The B2 Spirit Stealth Bomber looks like one of Batman's rides. In service since the mid-1990s, the B2's distinctive flying wing shape, even after decades in service, still looks like the future – and an expensive future, at that. Each B2 costs $2.1 billion. As such, only 21 of the stealthy aircraft were ever made.
Congress, even in the heyday of "what about potential war with Russia," refused to pay for any more. It's an aircraft with a mystique that comes both from its exotic design and how little information we have on the pilots who fly it, and their experience of flying one of them.
Recently, journalist William Langewiesche was given the opportunity to become familiar with the bomber and those that pilot it. More intriguingly, given that the bomber scarcely has space in its cockpit to accommodate a pilot and co-pilot, Langewiesche, by the sound of things, was allowed to join a B2 flight crew on a mission that would take them all the way from the United States to a bombing run on an ISIS camp in Libya.
From The Atlantic:
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Night came quickly after a short day. Once they passed into the Mediterranean, the pilots used their radar to find three tankers that had come from Germany to meet them for their second refueling, and to map some thunderstorms that were active in the area at the time. Because of its composite structure, the B-2 is particularly vulnerable to static discharges and lightning strikes, and is required to stay 40 miles away from thunderstorms—twice as far as other airplanes.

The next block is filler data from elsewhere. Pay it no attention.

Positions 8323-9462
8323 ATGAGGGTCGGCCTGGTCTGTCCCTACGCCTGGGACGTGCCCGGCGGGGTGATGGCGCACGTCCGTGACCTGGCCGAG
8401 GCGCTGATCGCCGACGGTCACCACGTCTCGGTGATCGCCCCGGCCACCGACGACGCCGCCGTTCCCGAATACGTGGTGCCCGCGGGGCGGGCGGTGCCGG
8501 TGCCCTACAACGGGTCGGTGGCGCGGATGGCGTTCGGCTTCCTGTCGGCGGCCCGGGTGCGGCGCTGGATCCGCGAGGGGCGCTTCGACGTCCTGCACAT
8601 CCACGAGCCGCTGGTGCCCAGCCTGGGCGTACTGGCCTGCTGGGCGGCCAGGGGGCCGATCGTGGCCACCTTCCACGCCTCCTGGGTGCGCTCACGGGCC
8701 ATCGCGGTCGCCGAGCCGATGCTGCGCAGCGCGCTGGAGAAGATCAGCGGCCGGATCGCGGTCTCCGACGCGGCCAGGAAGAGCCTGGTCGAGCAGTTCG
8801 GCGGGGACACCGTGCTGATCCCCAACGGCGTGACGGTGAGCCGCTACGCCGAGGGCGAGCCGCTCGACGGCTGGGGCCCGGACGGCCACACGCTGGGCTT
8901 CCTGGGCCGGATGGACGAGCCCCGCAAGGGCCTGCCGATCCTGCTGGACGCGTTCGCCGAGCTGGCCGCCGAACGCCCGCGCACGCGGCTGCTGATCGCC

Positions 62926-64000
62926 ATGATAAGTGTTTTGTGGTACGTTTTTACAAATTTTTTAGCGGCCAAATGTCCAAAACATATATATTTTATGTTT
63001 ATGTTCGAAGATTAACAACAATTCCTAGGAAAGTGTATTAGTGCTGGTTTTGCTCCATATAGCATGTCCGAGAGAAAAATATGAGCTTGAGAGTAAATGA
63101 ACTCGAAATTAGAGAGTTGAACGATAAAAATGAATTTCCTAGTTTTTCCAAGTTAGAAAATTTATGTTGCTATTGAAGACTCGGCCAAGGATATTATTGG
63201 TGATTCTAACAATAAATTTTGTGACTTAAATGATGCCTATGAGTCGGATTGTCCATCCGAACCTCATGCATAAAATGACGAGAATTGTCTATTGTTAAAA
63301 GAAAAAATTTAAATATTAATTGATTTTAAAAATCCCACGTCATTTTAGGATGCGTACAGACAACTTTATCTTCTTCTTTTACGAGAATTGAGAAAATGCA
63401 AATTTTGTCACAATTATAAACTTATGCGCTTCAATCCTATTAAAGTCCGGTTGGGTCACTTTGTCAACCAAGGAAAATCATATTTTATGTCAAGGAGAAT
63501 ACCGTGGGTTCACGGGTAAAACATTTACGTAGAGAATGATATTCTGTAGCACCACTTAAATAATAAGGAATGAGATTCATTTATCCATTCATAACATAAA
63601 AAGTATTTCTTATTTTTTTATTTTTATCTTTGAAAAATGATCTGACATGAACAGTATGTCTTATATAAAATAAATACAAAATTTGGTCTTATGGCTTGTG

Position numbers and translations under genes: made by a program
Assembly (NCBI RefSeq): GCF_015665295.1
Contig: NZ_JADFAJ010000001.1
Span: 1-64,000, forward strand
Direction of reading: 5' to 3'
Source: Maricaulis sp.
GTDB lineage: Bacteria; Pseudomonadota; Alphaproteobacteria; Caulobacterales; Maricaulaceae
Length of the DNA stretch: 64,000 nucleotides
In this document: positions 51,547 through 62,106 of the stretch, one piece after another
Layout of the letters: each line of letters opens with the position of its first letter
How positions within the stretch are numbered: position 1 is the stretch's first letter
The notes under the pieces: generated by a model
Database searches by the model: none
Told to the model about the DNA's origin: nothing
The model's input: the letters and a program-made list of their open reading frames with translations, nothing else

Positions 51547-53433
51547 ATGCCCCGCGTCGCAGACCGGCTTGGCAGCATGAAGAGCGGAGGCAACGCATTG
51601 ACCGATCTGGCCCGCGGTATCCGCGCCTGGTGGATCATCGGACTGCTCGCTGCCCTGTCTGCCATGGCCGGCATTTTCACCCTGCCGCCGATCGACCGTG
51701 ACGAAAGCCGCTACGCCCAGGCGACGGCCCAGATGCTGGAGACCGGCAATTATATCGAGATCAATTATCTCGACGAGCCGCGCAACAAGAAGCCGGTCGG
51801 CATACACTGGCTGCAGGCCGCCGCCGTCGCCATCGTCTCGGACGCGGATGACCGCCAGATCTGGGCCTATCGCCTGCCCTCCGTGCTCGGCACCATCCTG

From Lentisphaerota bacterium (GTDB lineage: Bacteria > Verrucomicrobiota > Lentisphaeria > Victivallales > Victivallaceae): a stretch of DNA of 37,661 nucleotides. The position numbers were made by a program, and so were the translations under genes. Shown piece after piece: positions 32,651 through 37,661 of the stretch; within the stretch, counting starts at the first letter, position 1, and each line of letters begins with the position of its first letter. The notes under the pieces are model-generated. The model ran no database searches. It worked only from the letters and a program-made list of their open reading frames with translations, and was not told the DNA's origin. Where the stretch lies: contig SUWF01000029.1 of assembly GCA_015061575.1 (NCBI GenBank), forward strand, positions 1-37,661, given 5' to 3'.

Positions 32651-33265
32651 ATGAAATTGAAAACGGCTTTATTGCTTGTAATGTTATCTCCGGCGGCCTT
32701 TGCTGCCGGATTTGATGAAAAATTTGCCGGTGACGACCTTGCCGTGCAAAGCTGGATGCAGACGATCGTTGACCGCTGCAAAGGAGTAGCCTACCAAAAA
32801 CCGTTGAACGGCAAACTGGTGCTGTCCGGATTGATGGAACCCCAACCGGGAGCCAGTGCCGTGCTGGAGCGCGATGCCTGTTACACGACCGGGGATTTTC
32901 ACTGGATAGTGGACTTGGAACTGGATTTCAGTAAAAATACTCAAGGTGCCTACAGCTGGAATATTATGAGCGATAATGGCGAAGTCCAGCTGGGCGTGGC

The MQ-9 Reaper unmanned aerial vehicle is a scary piece of hardware, capable of unleashing hell on an unsuspecting target from miles away, without ever being seen. It’s the sort of hardware that you don’t want falling into the wrong hands—even the details of how it operates are best kept squirreled away.
So, of course, a group of hackers got their hands on the Reaper’s operating manual with the intention of selling it online to anyone that wants it for $150 a pop. As with most security flaws, the exploit they used was all too human: they accessed the document through an Air Force Captain’s under protected home network:
From Task & Purpose:
Andrei Barysevich at cybersecurity firm Recorded Future, who first spotted the document on June 1, wrote an analysis of the hacker group’s methods, which were fairly unsophisticated. The group used the Internet of Things search engine Shodan to find open, unsecured networks, before connecting and pilfering them of documents.
The drone manual came from a captain at the 432nd Aircraft Maintenance Squadron out of Creech Air Force Base in Nevada, the analysis said.
But that’s not all! As an added bonus, the hackers also managed to snag a manual for ground troops that details how to lessen the threats posed by improvised explosive devices. Where the chances of someone being able to get their hands on a Reaper Drone to pair with a pilfered manual are pretty slim, the information given to grunts on how to keep from getting blown up by IEDs could easily be put to use by an aggressor: if you know what soldiers are looking for when they're sniffing out a threat, then you understand what to change up in order to potentially provide your attacks with a higher rate of success. Read the rest